Should I stay or should I go now?

The Therapy is Dandy Guidebook to having a Narcissist for a Parent. Chapter 19.

An ongoing survival guide.

More often than any other dilemma facing an adult child of a narcissist, is whether or not to stay in any contact at all with the problematic, persistent narcissist.

Not too surprising is how the relationship with the narcissist parent is somehow always the trigger for the client to seek therapy. Whether they see it, their spouse sees it, or re-watching Terms of Endearment causes it, clients show up because of the narcissist.

A lot of the time, the new client has already made some kind of decision about how much contact to have with the narcissist. Based on that position, therapy obviously follows the appropriate course.

By my very informal count, most tend toward no contact at all. With very limited contact being runner up. Not too many of my past and present clients self report being in contact with the narcissist on a regular—let’s say weekly—basis.

And I think you know why. Having a relationship with a narcissist means having it on their terms. It’s emotionally invalidating at the very least, and, frankly, quite painful and totally disconnected from your true self at the same time.

The holdouts may be holding out for what I call the repair. The repair to the relationship. Instigated by the narcissist. Admitting fault. Taking responsibility. Emotionally, this is rare to happen. But repairs can take the form of financial assistance, or anything else the narcissist has lying around in some form to try to manipulate you with. To get you to stay. To get you to accept their bullshit. But rarely is the repair emotional in nature. And therefore it is not a real repair.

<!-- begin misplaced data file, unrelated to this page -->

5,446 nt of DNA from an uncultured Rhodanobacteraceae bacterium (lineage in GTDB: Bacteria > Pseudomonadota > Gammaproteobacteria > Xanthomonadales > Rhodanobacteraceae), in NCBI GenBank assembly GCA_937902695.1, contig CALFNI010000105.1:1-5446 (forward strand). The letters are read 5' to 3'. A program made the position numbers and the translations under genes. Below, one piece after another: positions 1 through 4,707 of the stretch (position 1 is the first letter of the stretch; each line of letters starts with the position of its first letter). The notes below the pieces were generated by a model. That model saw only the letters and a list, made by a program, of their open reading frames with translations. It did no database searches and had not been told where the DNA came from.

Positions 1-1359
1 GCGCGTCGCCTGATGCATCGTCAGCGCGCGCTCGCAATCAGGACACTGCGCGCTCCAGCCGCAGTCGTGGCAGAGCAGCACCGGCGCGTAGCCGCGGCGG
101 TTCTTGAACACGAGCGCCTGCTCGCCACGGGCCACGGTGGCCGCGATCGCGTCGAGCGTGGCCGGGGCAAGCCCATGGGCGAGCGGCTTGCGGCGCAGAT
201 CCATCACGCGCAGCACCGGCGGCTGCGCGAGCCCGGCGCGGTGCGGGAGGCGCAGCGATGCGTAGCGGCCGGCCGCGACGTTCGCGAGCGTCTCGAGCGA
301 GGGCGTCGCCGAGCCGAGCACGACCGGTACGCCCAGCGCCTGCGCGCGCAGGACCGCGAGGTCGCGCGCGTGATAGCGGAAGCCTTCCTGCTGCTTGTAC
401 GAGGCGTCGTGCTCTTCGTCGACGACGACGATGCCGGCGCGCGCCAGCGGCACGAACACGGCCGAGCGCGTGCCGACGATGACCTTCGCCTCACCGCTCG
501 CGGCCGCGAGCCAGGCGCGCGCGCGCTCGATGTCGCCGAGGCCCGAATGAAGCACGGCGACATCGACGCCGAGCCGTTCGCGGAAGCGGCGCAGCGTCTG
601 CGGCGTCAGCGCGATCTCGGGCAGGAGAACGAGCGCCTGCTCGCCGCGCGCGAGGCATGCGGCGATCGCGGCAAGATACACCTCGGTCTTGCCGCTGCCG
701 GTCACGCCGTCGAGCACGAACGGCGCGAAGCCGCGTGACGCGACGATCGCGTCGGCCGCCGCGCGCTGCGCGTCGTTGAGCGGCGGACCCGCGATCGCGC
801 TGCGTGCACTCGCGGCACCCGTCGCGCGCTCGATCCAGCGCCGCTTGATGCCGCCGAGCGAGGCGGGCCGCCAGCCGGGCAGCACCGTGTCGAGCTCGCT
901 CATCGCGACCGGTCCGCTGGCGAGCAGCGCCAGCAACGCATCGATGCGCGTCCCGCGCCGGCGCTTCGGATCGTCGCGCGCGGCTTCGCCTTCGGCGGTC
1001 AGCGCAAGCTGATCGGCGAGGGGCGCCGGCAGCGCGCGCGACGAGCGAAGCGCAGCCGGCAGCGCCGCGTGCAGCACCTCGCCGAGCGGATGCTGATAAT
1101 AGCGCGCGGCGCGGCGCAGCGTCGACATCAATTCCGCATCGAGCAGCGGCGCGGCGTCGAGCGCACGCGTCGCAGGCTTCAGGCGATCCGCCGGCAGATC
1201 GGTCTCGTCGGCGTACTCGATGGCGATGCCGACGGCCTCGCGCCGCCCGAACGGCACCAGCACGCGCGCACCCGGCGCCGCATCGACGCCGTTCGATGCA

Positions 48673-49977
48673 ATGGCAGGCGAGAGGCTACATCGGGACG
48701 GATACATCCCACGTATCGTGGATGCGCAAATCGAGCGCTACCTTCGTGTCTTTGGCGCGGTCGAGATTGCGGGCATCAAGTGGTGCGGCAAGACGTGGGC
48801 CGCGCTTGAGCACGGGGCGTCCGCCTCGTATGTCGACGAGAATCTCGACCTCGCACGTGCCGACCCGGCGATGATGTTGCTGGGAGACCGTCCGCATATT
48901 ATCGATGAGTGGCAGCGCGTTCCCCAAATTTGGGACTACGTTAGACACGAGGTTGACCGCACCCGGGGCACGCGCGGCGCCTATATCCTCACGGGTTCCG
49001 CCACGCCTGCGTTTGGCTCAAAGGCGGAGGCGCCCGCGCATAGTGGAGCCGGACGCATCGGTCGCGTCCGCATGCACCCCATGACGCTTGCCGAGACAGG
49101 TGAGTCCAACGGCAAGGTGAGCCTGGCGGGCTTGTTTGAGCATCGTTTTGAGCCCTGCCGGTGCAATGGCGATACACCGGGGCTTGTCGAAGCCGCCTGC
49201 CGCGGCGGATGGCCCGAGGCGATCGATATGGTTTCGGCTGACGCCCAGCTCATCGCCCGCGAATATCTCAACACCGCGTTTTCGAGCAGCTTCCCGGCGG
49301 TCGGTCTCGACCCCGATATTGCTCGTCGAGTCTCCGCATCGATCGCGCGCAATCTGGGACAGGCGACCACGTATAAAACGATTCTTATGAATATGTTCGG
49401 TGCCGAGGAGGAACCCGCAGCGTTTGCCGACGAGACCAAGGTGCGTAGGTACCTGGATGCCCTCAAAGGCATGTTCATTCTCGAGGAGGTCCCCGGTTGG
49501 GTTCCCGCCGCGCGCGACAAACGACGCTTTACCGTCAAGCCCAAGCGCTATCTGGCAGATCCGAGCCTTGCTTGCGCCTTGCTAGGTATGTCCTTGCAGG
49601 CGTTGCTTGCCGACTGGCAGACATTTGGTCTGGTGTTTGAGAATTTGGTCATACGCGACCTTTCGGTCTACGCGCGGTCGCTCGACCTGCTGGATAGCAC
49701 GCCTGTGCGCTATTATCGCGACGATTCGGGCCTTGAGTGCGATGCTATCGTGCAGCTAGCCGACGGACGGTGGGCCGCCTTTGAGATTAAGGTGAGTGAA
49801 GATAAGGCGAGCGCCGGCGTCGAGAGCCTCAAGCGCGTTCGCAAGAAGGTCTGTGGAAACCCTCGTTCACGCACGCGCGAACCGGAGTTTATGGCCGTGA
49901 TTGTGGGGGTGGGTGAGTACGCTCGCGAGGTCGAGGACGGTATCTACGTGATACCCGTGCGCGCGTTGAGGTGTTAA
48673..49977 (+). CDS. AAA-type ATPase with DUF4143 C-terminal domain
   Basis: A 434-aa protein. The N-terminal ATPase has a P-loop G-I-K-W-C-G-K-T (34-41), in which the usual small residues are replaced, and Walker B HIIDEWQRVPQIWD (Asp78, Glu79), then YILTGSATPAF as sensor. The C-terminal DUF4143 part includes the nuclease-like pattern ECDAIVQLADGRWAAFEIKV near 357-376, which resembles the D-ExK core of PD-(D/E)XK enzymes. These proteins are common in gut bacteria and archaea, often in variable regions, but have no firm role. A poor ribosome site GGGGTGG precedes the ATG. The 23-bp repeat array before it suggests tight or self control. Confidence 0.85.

Sometimes a letter is written, or a speech is prepared where a client may want to hold the narcissist’s feet to the fire, and blame them for being a shitty parent. Rarely will a narcissist put up with that. They won’t finish reading the letter, and they will try to turn the tables on any discussion where you accuse them of being anything less than amazing parents.

If you want to truly repair the relationship, then the work is about you. Not the narcissist. Being angry is part of healing. Seeing the wisdom in how you can’t make a truly un-empathetic person feel your pain is also a pretty big deal. Don’t go throwing your energy and your power away for a trait the narcissist doesn’t have.

Do you want a repair? Or do you just want to be left the hell alone? Do you accept the limitations of your narcissistic parent and still choose to let them participate (sparingly) in your life (because you are a loving, mature adult and therapy is dandy), or do you let them make that decision for you?

Boom goes the dynamite.

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About Therapyisdandy

A dandy therapist
This entry was posted in Adult Children of Narcissists, Mental health therapy, narcissism and tagged , , , , , , , , , . Bookmark the permalink.

2 Responses to Should I stay or should I go now?

  1. Tim says:

    I just started seeing a therapist and “mouth vomited” to her about my childhood with a mother who was, and still is, a raging malignant narcissist (not professionally diagnosed as that would NEVER be allowed to happen). I had to take the brunt of the physical torture as the male boy in the family, and all three of us had to put up with the emotional/mental havoc, the insistance on scrubbing the house to perfection (on hands and knees) every Saturday, the negativity, the pitting of her as the saint against my Dad, and watching and being confused about the public false face and image she displayed (“Your mother is such a nice lady”). I made my stand and then bolted at 18. I returned at 38 and now see the same trends and patterns (I am now in my 50’s).

    I came across the article of yours on your website and loved reading it. Straight to the point and apropos to my current situation as the non-codependent caregiver with limited contact. And it also has humor which makes it an exceptional read.

    So thanks for sharing your thoughts and really getting the meat of the problem with your writings.

    Awesome!

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